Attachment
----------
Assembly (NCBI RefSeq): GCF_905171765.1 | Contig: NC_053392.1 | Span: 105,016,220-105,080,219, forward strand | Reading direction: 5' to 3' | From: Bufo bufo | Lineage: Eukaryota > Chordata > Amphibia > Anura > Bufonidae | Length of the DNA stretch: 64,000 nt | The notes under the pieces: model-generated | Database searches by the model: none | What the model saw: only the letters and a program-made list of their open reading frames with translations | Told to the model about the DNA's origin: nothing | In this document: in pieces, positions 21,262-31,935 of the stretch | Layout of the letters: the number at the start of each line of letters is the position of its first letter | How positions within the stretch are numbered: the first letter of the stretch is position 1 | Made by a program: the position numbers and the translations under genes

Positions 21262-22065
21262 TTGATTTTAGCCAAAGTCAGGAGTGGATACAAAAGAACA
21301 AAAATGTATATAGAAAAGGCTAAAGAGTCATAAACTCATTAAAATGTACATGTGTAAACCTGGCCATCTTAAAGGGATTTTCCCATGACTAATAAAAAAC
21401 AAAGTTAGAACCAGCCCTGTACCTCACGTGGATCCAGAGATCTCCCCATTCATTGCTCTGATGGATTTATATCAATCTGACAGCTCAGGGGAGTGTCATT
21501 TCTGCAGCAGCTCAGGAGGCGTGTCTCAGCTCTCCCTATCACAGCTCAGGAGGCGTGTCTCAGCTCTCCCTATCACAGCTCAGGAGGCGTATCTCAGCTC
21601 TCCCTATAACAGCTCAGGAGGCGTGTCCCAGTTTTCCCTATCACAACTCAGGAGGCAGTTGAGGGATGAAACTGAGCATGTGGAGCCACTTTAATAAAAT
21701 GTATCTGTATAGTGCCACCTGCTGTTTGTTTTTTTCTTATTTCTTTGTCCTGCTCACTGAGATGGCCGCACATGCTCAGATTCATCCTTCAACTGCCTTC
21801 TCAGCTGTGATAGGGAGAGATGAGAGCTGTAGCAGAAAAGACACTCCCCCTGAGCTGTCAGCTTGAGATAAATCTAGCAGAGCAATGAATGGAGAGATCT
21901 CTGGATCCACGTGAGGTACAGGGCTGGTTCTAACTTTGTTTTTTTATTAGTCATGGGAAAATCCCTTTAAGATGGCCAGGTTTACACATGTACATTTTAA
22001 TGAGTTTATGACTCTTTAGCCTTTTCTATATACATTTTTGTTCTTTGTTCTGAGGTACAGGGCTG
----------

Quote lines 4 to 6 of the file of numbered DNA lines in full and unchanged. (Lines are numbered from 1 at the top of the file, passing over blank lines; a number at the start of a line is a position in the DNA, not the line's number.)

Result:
21301 AAAATGTATATAGAAAAGGCTAAAGAGTCATAAACTCATTAAAATGTACATGTGTAAACCTGGCCATCTTAAAGGGATTTTCCCATGACTAATAAAAAAC
21401 AAAGTTAGAACCAGCCCTGTACCTCACGTGGATCCAGAGATCTCCCCATTCATTGCTCTGATGGATTTATATCAATCTGACAGCTCAGGGGAGTGTCATT
21501 TCTGCAGCAGCTCAGGAGGCGTGTCTCAGCTCTCCCTATCACAGCTCAGGAGGCGTGTCTCAGCTCTCCCTATCACAGCTCAGGAGGCGTATCTCAGCTC